Welcome to FreeMyCollection.com! The whole premise of this site is to share my collection of antique guns and ammunition with the world. What fun is having a collection if others do not also get to enjoy it? Take a look around, read an article or two, view a few images and learn something new!August 10, 2016
This is the earliest version of the pinfire pepperbox revolver manufactured by Casimir Lefaucheux around 1845-1846.
Lefaucheux “borrowed” the action from Guillaume Mariette of Liège, Belgium who made a percussion pepperbox a few years prior.
Casimir’s patent modified it to make it breech-loading by adding in that middle piece and allowing the barrels to come off. He said he also added many safety features.
Mariette and Lefaucheux argued in court a few times over this but Lefaucheux ended up changing his handle and frame style and action a little bit to both appease Mariette and add newer improvements.
It is chambered for a 50 bore (based on the old French livre, making it an 11.81mm caliber) cartridge that Jules Joseph Chaudun held a patent for. This is effectively a 12mm pinfire cartridge, and most later 12mm pinfire cartridges fit it in.
Chaudun seemingly hand-made these cartridges as they all seem to be slightly different. They exist in a round-ball load, the candle-flame bullet load as shown and a shot load.
One interesting thing to note is that if you notice the little lever above the trigger, behind the hammer; when you pull it down with your other thumb (which is not extremely easy) and pull the trigger it only rotates the barrel and does not move the hammer at all.No Comments »
August 16, 2015
On the barrel is inscribed:
DUMOULIN ARQer À ROUEN
Dumoulin was a gun maker (arquebusier; ARQer) and gun retailer in Rouen, Seine-Maritime, Upper Normandy, France. He must have procured a custom order from Lefaucheux of these guns to sell at his establishment.
All of the parts have part number “15 J” punched into them.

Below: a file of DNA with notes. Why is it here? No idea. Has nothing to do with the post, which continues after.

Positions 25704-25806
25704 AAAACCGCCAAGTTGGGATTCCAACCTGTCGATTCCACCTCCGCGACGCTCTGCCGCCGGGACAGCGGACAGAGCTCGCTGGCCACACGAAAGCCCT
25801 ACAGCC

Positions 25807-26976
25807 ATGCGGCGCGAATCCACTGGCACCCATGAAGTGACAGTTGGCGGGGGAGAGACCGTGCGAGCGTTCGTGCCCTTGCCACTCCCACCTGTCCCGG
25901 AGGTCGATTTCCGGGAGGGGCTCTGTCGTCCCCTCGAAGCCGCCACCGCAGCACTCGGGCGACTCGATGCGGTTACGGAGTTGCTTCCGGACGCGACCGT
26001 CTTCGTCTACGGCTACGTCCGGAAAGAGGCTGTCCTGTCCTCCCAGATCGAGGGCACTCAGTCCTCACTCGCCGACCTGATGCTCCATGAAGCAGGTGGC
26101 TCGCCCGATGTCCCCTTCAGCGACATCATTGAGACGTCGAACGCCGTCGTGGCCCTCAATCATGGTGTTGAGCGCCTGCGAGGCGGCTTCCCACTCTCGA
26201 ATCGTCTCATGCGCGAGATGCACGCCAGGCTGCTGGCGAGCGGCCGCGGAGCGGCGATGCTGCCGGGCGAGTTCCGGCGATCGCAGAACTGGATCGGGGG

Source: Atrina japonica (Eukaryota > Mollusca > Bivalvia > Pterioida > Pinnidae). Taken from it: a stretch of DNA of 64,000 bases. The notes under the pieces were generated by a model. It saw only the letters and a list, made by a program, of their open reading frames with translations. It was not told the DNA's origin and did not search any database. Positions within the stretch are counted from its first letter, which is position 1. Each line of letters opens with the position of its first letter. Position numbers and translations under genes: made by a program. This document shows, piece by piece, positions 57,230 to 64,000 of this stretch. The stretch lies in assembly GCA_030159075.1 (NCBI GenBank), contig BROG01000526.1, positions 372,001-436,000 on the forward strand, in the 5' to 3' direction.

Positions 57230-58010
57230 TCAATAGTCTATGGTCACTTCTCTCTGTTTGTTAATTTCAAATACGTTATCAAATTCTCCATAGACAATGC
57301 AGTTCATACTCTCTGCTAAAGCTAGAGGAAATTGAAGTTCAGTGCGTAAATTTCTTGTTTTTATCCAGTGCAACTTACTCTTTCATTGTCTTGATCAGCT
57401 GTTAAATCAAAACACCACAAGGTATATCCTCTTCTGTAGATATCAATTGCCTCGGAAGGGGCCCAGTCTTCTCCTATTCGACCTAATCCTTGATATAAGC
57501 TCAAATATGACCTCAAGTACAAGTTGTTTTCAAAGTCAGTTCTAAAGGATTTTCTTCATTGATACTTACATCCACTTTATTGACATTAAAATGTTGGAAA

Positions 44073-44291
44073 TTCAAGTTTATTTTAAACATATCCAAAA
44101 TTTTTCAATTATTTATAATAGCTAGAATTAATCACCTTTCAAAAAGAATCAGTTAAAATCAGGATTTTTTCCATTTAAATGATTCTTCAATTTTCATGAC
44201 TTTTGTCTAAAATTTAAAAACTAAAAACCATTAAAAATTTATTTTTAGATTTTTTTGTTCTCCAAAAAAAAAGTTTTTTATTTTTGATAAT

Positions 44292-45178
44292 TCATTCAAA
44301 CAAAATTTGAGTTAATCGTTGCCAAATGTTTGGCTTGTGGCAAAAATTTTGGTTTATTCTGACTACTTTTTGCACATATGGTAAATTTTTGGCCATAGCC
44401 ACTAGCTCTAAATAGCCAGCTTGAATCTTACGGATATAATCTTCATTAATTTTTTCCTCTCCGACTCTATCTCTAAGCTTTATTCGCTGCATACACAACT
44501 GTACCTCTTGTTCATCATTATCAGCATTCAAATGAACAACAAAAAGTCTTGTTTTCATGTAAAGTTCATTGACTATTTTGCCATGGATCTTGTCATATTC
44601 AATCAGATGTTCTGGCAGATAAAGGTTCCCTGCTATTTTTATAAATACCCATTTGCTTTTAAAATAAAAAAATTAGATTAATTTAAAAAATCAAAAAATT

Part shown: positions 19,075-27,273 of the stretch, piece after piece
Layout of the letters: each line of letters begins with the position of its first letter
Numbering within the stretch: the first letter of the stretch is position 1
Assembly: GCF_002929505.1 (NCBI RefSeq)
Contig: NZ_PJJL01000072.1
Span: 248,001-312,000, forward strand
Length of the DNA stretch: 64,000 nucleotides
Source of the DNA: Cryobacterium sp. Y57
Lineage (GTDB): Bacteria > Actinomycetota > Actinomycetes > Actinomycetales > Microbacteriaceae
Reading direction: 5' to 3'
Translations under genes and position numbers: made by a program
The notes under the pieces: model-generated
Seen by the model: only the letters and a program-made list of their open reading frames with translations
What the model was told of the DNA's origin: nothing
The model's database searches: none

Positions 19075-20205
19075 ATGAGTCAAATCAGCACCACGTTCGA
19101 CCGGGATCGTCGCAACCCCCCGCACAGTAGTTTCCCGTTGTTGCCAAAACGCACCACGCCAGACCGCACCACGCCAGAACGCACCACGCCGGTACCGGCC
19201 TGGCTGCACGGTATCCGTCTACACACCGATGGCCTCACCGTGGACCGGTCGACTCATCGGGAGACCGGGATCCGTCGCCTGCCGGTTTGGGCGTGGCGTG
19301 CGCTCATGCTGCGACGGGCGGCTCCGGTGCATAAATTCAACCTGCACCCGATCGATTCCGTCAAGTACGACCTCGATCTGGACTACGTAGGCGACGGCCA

Based on the serial number and the frame design this would have been manufactured around August/September of 1861.No Comments »
July 10, 2015
I have finally acquired a .58 Schubarth! It is one of the more desirable American cartridges and seems to trade for insane prices. There are only around a dozen known to exist. It was patented and made in 1861 by Casper D. Schubarth who resided at 6 North Main street Providence, RI.
This particular example was once owned by Colonel Berkeley R. Lewis of the United States Army Ordnance Corps. He acquired it from the Smithsonian Institution.
The whole idea of the cartridge and rifle is based on a modification and improvement of Gallager & Gladding’s cartridge and rifle that was created a couple years prior. I have new pictures of the Gallager & Gladding cartridge that I will feature in my Journal column (which is currently detailing the relationship of pinfire cartridges and the United States) sometime in the next few months. Schubarth’s improvement was essentially to make it waterproof.
It is an inside-primed pinfire. I believe his intentions were to make it easily reloadable with Minié balls and was offered to the government which did not decided to purchase it.
Bullet Diameter: 0.61 inches
Bullet Weight: 551 grains
Powder Charge: 70 grains
Total Weight: 764 grains
Case Length: 1.13 inches
Total Length: 2 inches
While I do not have ballistic info on it, in 1861 Mr. Schubarth said that “It will be seen that the powder is fired in the middle of the charge thus causing a rapid combustion [and] that this causes so great force be generated that 60 grains of powder has driven bullet through 15 one inch boards at a distance one hundred yards ”
Also, here is the patent, and an image of it beside a .223 for scale.2 Comments »
Wilhelm Collath invented a shotshell variation that had a small pin that rested in a percussion cap half an inch into the case. The wider centerfire hammer would hit the pin which knocked it into the cap to set it off. The reasoning was to make the ignition travel backwards first so that it would have a little more time to burn the powder before building up the pressure to propel the shot. This allowed for less burning powder to travel down the barrel.
He also came up with his own size numbering system. They roughly equate like this:
0 -> 10g
1 -> 12g
3 -> 14g
4 -> 16g
5 -> 18g
6 -> 20g
7 -> 24g
8 -> 28g
As shown in the picture, they were also, but not commonly, made in a couple of the regular English gauges.
July 8, 2015
In March of 1938, the “Anschluss” took control of the company, Hirtenberger Patronen Zunhutchen & Metallwarenfabrik A.-G. of Hirtenberg, Austria and incorporated it into the Wilhelm Gustloff Foundation, which was a group owned by the Nazi Party.
On April 29, 1939 The company was officially renamed (from Hirtenberger) to Gustloffwerke Hirtenberger.
During this timeframe they typically used the letter “G” as a manufacturer’s mark on the headstamps, but also continued using the “H” for cartridges only produced in small numbers rather than replacing the bunters.
By April 3, 1945 the plant was mostly devastated from the war and fell into the hands of the Soviets and was quickly put under control of the USIA (Administration of Soviet Property in Austria) and the company again renamed to Hirtenberger Patronen Zunhutchen & Metallwarenfabrik and eventually started production of cartridges again in 1946.
So from 1939 to 1944 The Nazi’s made pinfire cartridges in Austria.No Comments »